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Yann LeCun delivers Holst Memorial Lecture, says open innovation is route to faster scientific progress
Yann LeCun, head of Facebook’s Artificial Intelligence Research Group (FAIR), and considered one of the doyens of AI, delivered this year’s Holst Lecture, as the recipient of the 2018 Holst Medal. The annual award is hosted by Philips, Signify and TU/e, and is in honour of the significant contribution to research made by Dr Gilles Holst, director of Philips’ NatLab from 1914 to 1946.
Erika van der Merwe and Jean-Paul Linnartz covered the event for Radio 4 Brainport
On InnovationOrigins.com, Erika wrote about this event, the following, but you can listen to our podcast on
LeCun, who in 2013 was asked by Mark Zuckerberg to drive Facebook’s AI research programme, is a strong proponent of open innovation and multi-disciplinary research, much in the spirit of the approach taken by Dr Holst. He is known for his work in machine learning, computer vision, mobile robotics, and computational neuroscience., and developed handwriting recognition technology used by many banks worldwide, and for his image compression technology, DjVu, used extensively to access scanned documents online. His convolutional neural network model is used in image recognition by companies such as Facebook, Google, Microsoft and Baidu.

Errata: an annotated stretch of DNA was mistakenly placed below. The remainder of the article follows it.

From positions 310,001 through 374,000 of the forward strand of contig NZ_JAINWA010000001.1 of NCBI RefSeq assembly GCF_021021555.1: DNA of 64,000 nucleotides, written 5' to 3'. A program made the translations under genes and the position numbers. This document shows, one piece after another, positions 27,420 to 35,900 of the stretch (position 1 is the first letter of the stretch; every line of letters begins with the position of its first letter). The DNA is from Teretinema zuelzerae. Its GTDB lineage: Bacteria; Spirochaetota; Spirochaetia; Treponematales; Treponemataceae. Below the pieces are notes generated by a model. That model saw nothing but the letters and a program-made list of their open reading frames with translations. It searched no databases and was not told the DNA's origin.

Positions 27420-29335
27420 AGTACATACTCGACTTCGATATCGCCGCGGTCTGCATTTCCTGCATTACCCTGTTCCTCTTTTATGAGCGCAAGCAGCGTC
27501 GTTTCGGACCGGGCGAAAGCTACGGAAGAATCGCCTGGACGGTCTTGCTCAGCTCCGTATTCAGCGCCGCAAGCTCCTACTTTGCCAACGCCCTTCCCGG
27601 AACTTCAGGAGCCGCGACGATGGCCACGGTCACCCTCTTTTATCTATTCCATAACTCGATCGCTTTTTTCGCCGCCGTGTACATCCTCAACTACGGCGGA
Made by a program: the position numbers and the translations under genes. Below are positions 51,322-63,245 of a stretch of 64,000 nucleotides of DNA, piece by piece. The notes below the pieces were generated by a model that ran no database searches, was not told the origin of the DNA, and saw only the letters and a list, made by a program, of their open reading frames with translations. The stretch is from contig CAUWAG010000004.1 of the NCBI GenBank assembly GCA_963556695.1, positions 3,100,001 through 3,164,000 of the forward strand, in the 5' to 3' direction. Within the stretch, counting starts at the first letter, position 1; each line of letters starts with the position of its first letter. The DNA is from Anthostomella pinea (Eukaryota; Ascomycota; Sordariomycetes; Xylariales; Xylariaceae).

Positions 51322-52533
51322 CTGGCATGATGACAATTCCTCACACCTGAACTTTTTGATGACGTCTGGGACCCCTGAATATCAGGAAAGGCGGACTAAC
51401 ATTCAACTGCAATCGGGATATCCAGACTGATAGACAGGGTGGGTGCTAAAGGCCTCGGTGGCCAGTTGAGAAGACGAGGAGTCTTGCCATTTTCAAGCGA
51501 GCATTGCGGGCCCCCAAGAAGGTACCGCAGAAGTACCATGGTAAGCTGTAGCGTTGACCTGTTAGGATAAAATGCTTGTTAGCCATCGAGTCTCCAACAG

Having flown in overnight from his New York base, and dressed in the casual elegance more reminiscent of his Silicon-valley employer than of his engineering and academic profession, LeCun addressed students, academics and industry-based researchers in the TU/e Auditorium in Eindhoven. Along with an overview of the history of AI, he outlined some of the research questions that FAIR is addressing today, as well as some of the features that AI simply cannot provide yet, given the current state of science. What we are still missing are machines with common sense, intelligent personal assistants, smart chatbots and household robots.
The reason why this is not yet possible, he says, is that machines do not yet have the ability to reason, nor can they react by planning suitable action. “For that, machines need a model of the world”.